Seder Readings for Passover 5780

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I’ve just finished “Fight for the Health of Your Community” – a new collection of Passover seder readings I wrote for members of my congregation. I’m happy to share them with the wider world as well – and sincerely hope you’ll find them helpful if you are holding/attending a seder this year.

It goes without saying that this year is a Passover like no other. As I wrote in the opening reading:

Before we raise the cup to another Passover, we must acknowledge that this night is very different from all other nights. In this extraordinary moment of global pandemic, we are literally dwelling in the “narrow place” of social separation. Thus, we come to the very first question of the evening: how on earth do we fulfill the mitzvah to observe the Passover seder? Where do we even begin?

Since the dictates of social separation render the group seders impossible, many families and groups are already planning to hold theirs’ via Zoom or other web-based platforms. There are already many online guides with tips on web-based seders that you may find useful. While I personally believe that there is no one perfect approach, I do recommend that seder leaders familiarize themselves with their specific online platform and to keep things simple and doable.

I want to stress that this particular resource is not a haggadah – and is not designed to be used in its entirety. I strongly agree with one online guide when it points out: “the seder should not be dominated by making connections of the virus to the Exodus story but it does need to be addressed in some capacity.” In this collection I’ve written one reading for each section of the seder and recommend picking and choosing the one/s you find most meaningful. While the extent to which COVID-19 is addressed will vary, I believe the most successful seders will be the ones that view the Exodus narrative as a spiritual frame to contextualize this unprecedented moment.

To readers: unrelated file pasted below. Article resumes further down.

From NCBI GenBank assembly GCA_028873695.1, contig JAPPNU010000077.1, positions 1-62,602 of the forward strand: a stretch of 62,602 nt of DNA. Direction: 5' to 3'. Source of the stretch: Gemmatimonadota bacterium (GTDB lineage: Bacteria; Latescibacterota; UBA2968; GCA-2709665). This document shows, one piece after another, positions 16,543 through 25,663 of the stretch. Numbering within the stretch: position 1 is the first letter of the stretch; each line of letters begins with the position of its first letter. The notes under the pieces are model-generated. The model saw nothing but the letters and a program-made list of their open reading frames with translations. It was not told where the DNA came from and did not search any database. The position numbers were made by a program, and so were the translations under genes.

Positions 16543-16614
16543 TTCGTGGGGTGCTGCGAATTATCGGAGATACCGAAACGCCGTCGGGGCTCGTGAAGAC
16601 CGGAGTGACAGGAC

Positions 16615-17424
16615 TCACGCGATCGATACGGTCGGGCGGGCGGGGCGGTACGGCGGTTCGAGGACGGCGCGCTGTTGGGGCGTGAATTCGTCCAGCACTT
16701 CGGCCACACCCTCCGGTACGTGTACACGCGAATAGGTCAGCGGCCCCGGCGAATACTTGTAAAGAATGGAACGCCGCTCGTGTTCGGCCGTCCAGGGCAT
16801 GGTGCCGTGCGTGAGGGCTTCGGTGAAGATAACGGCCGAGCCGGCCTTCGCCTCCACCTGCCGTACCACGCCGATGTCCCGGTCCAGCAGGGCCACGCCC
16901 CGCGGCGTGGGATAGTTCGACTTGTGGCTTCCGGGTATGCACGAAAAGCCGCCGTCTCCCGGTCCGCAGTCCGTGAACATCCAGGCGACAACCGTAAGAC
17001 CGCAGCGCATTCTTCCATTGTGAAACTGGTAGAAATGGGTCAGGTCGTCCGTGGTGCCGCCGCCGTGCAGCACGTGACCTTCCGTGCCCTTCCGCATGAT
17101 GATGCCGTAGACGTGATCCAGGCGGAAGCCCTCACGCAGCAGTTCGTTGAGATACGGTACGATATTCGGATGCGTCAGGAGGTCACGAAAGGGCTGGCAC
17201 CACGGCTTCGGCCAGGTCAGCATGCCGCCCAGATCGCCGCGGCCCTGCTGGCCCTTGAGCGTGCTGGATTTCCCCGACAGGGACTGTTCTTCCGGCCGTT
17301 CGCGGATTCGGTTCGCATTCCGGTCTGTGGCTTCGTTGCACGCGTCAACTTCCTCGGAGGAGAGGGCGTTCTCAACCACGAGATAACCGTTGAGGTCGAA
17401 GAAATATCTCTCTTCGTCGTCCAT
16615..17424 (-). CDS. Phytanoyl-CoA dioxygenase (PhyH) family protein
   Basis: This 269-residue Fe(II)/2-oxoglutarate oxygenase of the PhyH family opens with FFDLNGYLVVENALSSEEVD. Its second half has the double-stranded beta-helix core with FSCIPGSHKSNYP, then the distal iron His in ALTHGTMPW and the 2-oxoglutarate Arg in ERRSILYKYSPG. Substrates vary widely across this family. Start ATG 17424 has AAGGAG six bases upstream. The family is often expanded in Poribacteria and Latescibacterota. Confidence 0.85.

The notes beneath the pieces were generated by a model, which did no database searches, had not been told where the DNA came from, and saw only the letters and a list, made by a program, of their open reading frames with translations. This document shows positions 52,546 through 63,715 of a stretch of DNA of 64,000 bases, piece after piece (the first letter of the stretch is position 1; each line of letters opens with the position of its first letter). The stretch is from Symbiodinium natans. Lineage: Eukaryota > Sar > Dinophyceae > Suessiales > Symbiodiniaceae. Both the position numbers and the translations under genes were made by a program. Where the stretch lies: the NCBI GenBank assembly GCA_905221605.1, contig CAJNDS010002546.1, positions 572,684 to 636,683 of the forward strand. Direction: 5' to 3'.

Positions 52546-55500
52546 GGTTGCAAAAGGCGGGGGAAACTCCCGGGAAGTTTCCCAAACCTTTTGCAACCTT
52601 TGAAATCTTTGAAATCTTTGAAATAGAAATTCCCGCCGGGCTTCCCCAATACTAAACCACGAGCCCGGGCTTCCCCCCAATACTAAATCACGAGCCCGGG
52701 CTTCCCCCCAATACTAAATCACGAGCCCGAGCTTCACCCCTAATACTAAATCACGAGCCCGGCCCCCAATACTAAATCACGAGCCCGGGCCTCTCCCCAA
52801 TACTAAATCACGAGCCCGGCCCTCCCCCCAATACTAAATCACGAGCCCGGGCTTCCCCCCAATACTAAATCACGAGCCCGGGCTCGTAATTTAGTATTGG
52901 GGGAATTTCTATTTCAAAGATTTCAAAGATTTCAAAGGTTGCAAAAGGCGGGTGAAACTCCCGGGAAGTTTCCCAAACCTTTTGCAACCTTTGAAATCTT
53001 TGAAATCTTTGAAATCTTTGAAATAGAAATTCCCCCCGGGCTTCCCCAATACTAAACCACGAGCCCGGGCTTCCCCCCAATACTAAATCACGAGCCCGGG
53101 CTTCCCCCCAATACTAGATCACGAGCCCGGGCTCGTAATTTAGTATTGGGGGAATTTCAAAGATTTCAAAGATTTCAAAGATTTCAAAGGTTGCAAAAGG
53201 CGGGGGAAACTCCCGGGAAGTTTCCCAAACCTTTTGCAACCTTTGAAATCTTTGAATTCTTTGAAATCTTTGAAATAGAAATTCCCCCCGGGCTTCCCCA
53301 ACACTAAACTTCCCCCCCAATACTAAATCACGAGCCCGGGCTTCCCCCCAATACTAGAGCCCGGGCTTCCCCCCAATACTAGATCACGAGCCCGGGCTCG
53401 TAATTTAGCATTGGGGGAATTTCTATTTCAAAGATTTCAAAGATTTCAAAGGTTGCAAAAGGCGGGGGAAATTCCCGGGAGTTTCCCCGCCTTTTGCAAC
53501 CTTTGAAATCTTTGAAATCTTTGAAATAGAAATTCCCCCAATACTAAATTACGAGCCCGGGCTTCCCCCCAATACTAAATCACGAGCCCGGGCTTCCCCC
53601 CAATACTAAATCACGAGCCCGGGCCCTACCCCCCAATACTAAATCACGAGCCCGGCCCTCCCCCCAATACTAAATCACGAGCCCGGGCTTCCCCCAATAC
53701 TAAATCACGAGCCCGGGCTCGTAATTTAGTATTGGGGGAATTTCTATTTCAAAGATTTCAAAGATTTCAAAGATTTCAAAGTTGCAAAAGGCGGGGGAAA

I wish you and those you love a happy, healthy and liberating Pesach. May we all make our way through this fearful moment together. And as I write here, “May this time of brokenness lead to a deeper solidarity between all who are ready to fight for a better world.”

Click here for a copy of the pdf.


For Passover: Opening the Door to a New World

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Another excerpt from the seder readings I’m putting together for Passover this year. This one is meant to be recited at the point when the door would traditionally be opened for Elijah:

The door is opened and we say:

And when your children ask you what
was Passover like that year,
you will tell them:

Yes, we shared our meal at separate tables,
in separate homes, behind closed doors
and yes, at times it almost felt like we
were the Israelites huddling in the night
behind their painted doorposts,
hoping, praying that the Angel of Death
would pass them by.

Except it wasn’t like that at all:
there were no Israelites, no Egyptians
no capricious, punishing God;
just all of us telling the story together,
the way we did every year
even if we knew nothing
would ever be the same again.

Then when the time came,
we opened our doors wide
and called out from table to table:
Let all who are broken gather
each another’s scattered, shattered pieces,
let all who seek liberation
find a place at the table
let all who hunger for a new world
come and eat.


Before Karpas: A Flash of Green

weed-growing-crack_shutterstock_60868711Another excerpt from the seder readings I’m putting together for Passover this year. This one is an intro to Karpas (green vegetable dipped in salt water):

Keep looking out your window
even as the earth hardens into stone
even as the salt stings your eyes
even if it looks like nothing will ever grow again.

Just keep a sharp lookout
for that flash of green in the distance.
You won’t want to be looking away
when the message arrives at last:

Spring is coming.
It’s time dry your tears.
The season of our liberation is at hand.


Observing Passover in an Age of Pandemic

kadesh

I am currently working on a scaled down seder for Tzedek Chicago to use for Passover (via web conferencing) this year. Here’s a taste of my work in progress: an introduction to be read before the first component of the seder, known as Kadesh (the Festival Kiddish):

From the narrow place I called out to God, who answered me with wide open spaces. (Psalm 118:5)

Before we raise the cup to another Passover, we must acknowledge that this night is very different from all other nights. In this extraordinary moment of global pandemic, we are literally dwelling in the “narrow place” of social separation. Thus, we come to the very first question of the evening: how on earth do we fulfill the mitzvah to observe the Passover seder? Where do we even begin?